I don’t know why I decided to pick up City of Girls. Historical fiction isn’t one of my go-to genres. I don’t care all that much about fashion. I’ve never read anything by Elizabeth Gilbert. But something drew me to this book and I decided to give it a whirl because I was in the mood for something outside of my norm. Thankfully, I thoroughly enjoyed myself while reading it. City of Girls was definitely delivered the “something different” I was craving.
“You must learn in life to take things more lightly, my dear. The world is always changing. Learn how to allow for it.”
Vivian Morris is a little bit of a failure. Her affluent, upright parents are fed up with her after she flunks out of college, so they send her to live with her Aunt Peg in New York City. This is where Vivian’s life truly begins. Peg owns and runs a dilapidated playhouse called The Lily, where subpar shows are put on every single week for the working class folks who live in the same neighborhood. While these performances are fairly lackluster, there is some genuine talent to be found within The Lily’s walls. This includes Celia, the stunning showgirl who decides to take Vivian under her wing. Celia is the opposite of a good influence. She leads Vivian deeper and deeper into debauchery until Vivian finds herself crossing a line that cannot be uncrossed.
“Let us not become so cautious that we forget to live.”
Before her ruin, Vivian had found a purpose at The Lily. While she might have flunked out of school, she is immensely talented at one thing: sewing. The woman is a wizard with a sewing machine, and quickly elevates The Lily in her own way by outfitting the cast in the best costumes she can conjure on Peg’s shoestring budget. Vivian falls in love so quickly and so often after her arrival. She falls in love with The Lily, and the city itself, and the lifestyle Celia pulls her into. She falls a little in love with her friend, and the brilliant, classy, superbly talented British actress Edna Parker Watson, who she sees as a mentor. She falls in romantic love for the first time. And she starts to love herself, until the aforementioned line is crossed and she sees herself as a garbage human being.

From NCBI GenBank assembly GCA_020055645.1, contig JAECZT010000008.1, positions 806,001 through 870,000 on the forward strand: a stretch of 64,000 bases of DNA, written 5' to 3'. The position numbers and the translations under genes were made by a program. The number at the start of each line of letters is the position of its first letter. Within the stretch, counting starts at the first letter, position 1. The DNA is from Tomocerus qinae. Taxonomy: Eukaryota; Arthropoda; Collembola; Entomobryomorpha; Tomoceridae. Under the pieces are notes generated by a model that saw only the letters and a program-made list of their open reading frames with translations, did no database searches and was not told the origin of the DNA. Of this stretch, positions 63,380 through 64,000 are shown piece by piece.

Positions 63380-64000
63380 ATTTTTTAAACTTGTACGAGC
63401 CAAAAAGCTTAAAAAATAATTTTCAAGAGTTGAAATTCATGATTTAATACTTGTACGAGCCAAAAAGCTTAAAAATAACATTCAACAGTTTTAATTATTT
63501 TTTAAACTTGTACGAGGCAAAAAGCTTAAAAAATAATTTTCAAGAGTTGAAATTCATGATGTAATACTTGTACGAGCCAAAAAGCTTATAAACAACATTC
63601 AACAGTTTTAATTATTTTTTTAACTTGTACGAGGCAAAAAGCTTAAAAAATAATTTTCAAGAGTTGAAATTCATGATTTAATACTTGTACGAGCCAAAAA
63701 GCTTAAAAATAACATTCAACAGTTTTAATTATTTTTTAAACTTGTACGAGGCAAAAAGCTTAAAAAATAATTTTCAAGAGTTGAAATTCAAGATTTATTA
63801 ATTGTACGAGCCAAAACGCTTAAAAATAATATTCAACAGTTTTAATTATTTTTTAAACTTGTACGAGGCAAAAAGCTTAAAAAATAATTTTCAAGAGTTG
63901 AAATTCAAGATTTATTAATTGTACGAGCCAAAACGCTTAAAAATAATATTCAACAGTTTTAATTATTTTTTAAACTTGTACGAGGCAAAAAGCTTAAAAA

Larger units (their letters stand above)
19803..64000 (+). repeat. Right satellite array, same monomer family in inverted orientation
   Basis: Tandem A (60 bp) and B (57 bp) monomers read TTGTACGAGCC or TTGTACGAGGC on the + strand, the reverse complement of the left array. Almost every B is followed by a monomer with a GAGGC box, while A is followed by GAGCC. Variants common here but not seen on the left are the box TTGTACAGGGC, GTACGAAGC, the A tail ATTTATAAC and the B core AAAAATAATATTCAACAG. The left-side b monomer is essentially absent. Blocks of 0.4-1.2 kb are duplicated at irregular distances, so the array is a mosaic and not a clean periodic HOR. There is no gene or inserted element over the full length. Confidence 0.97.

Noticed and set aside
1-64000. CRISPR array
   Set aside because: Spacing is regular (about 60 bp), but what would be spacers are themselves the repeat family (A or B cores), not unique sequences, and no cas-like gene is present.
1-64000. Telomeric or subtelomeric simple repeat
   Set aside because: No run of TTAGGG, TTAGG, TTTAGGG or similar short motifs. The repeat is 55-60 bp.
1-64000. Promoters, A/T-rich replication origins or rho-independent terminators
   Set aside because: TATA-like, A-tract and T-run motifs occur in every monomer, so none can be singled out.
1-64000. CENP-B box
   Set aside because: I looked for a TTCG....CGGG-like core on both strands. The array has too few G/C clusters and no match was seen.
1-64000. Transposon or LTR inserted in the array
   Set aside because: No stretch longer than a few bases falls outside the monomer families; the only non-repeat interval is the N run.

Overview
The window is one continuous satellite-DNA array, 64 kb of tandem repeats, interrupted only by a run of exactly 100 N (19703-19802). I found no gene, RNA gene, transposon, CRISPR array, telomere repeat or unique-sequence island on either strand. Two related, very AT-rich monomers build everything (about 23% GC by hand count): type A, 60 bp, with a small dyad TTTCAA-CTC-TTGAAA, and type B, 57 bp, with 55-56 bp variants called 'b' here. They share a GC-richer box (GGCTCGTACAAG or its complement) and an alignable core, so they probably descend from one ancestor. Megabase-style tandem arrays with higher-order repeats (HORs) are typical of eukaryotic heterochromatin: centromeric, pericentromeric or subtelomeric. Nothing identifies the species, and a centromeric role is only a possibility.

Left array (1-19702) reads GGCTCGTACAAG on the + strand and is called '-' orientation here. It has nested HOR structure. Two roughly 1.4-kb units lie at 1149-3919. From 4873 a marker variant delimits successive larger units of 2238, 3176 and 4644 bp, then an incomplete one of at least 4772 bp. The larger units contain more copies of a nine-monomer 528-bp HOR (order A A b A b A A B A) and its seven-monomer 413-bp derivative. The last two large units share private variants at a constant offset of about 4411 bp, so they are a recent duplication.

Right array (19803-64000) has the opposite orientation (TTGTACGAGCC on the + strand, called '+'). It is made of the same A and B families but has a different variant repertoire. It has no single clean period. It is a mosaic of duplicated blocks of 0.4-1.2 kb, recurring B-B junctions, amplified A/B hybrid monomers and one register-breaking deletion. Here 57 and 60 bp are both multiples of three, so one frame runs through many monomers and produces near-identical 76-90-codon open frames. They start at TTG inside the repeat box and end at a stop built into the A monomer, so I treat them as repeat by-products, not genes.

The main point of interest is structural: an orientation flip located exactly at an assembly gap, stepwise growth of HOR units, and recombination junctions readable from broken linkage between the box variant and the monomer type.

“At some point in a woman’s life, she just gets tired of being ashamed all the time. After that, she is free to become whoever she truly is.”
The book itself is a love song to so many things: fashion, theater, friendship, sex, and most of all, New York City. There was an insane amount of sex here. While this is not a lifestyle I can really understand, it was interesting to watch a woman become so joyously free sexually so long before the start of the Sexual Revolution. That was probably my least favorite element of the story, but I can see why Gilbert made this decision for her character. Speaking of characters, I was very impressed by how fully formed and unique each character was, no matter how small their role in the story. I could picture them incredibly well, and every single one of them felt real. Even the titular play, “City of Girls,” felt like a real character to me. It was wonderful to see behind the scenes of such a production. But my favorite aspects of this novel were its voice and its span. I’m a sucker for an epistolary novel, which is what I found here. The narrative is couched in a letter written by Vivian to Angela, a woman who has asked Vivian to explain who she was to Angela’s father. I loved wondering which man mentioned would finally be revealed as Angela’s father.
“The world ain’t straight. You grow up thinking things are a certain way. You think there are rules. You think there’s a way that things have to be. You try to live straight. But the world doesn’t care about your rules, or what you believe. The world ain’t straight, Vivian. Never will be. Our rules, they don’t mean a thing. The world just happens to you sometimes, is what I think. And people just gotta keep moving through it, best they can.”
I also loved the span of Vivian’s letter. She quite literally includes her entire life’s story, and it was delightful to watch important moments in history intersect with that life. We see World War II from the perspective of a romantically unattached woman in a big American city, and how the war impacted those at home. Her contribution to the war effort was also something I’d never seen or considered before, which added another layer of interest. We see Vivian moving through the decades following the war, and all of the changes those decades entailed, including changes in the realm of fashion. It was such a different look at American life in the twentieth century, and I applaud Gilbert for her originality.
“After a certain age, time just drizzles down upon your head like rain in the month of March: you’re always surprised at how much of it can accumulate, and how fast.”
City of Girls was so much more than I expected it to be. If you’re interested in a different take on historical fiction that has much to say about female empowerment and finding the courage to march to the beat of your own drum, this book is for you. I’m intrigued to see if any other of Gilbert’s books works this well for me.